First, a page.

Lord Stevens of Kirkwhelpington debates involving the Scotland Office during the 2019 Parliament

Queen’s Speech

Lord Stevens of Kirkwhelpington Excerpts
Wednesday 8th January 2020

(4 years, 5 months ago)

Lords Chamber
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Lord Stevens of Kirkwhelpington Portrait Lord Stevens of Kirkwhelpington (CB)
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My Lords, I am sure your Lordships’ House will want to congratulate my old friend—I used to be his boss but he is certainly a friend now—the noble Lord, Lord Davies of Gower, on his outstanding maiden speech. It was interesting that, when he was introduced into the House of Lords, as we marched in there was a guard of honour of MPs and Members from Wales and elsewhere. I am not sure that I have seen that before in my 15 or 16 years in the House. That was all about him.

I have known the noble Lord for a long time. As a senior detective, he was involved in one of the most difficult operations in Europe. I remember someone saying to me, “I think, Commissioner, it’s about time you go out and find out what he is doing.” I did. He was working in the Balkans, in areas where other people did not want to work. While there, he showed bravery, courage, honesty and integrity. That came out in his speech, together with his charm. Since policing, his highly successful political career has been stellar. We welcome the noble Lord and look forward to hearing a lot more from him on European policing, on which he is an expert. I congratulate him on his speech.

It was 20 years ago this week that I was appointed Commissioner of the Metropolitan Police. As many noble Lords will know, it was a police service that was lacking in confidence, from the public and within itself, having been found wanting by the public inquiry led by Sir William Macpherson. Many in the service claimed that morale was at its lowest point ever. We sought to restore confidence and pride in being a police officer. At the heart of this was the need to grow police numbers, to provide the support so badly needed by those responsible, day in, day out, for policing our streets and keeping us safe in our homes.

We inherited a police service of 26,405 police officers. On record, we were losing 400 officers a month. In six to nine months of my taking command and working with my team, the Metropolitan Police probably would have ceased to exist. As a result, we got massive support from the Prime Minister of the day, the Home Secretary, and subsequently from the then London Mayor, Ken Livingstone, the London Assembly and all the politicians who were necessary to ensuring that we tackled this crisis. Together, we tackled it, and together, we succeeded.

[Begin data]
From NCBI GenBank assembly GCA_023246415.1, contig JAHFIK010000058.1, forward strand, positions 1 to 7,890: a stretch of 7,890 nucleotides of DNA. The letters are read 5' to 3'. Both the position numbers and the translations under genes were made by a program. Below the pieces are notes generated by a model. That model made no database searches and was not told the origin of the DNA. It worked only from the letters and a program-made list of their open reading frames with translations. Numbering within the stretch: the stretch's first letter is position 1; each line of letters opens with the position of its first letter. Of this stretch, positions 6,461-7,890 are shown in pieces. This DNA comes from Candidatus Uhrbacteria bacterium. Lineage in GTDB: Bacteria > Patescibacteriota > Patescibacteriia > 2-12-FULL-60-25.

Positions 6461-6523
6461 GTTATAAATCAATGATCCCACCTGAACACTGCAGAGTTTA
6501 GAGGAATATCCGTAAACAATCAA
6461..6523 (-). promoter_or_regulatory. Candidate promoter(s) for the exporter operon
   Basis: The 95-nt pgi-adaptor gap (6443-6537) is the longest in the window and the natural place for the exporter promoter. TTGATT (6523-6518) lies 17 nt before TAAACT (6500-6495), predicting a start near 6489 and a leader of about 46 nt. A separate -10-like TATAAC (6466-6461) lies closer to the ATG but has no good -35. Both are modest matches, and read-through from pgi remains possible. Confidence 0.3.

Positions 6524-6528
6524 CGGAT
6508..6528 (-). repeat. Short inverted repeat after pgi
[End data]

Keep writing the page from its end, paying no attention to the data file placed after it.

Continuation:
I am afraid that the past decade has seen the reversal of this situation, as we have heard in your Lordships’ House today, with police numbers falling and crime increasing, through knife attacks and the worrying growth of county lines drug dealing. I am sad to say that we have also witnessed political support and engagement dwindling for those brave enough to undertake a policing career. That is a fact. However, I am delighted that we once again have a Prime Minister and a Home Secretary who recognise the value and importance of a strong and respected relationship. This is reinforced by the new government commitment to provide the service with an additional 20,000 police officers in England and Wales. My friend, the noble Lord, Lord Paddick, explained that we probably need 40,000, but this will restore the status quo. It is a positive start which cannot and should not be sniffed at. It will take some time to deliver.

I also welcome the pledge for the introduction of police protection legislation to provide the police with additional powers, support and protection, a move which I believe will provide further confidence and support to our officers as they perform their duties each day. The assaults on police and other emergency services are an absolute scandal—this cannot continue.

Police officers must be meticulous in all that they do, especially when investigating crime. It must be very depressing for all of them—although part of the job— when they see those convicted of some of the most serious crimes imaginable being released back into the community well before they deserve to be. I therefore welcome the Government’s plan to introduce tougher sentencing for violent offenders and to end automatic half-way release for serious crimes, which I believe will strengthen public confidence in the criminal justice system. I welcome the introduction of statutory duties across multiple public agencies to work together to prevent and reduce serious violent crime in communities, and the renewed attention committed to victims’ rights is more than welcome.

It is key that the Government address the vulnerable in our communities. Earlier this week, it was announced by its chairman that the National Police Chiefs' Council also welcomes the royal commission. However, as has already been addressed, it will be necessary for that not to be seen in isolation. For anything to succeed, it must be a combined approach to what is a serious problem.

As Gilbert and Sullivan wrote

“A policeman’s lot is not a happy one.”

It probably never was or is. However, it will be a much happier one with this Government’s renewed focus on supporting our police service and our dedicated and brave police officers, who keep us all safe in our beds at night.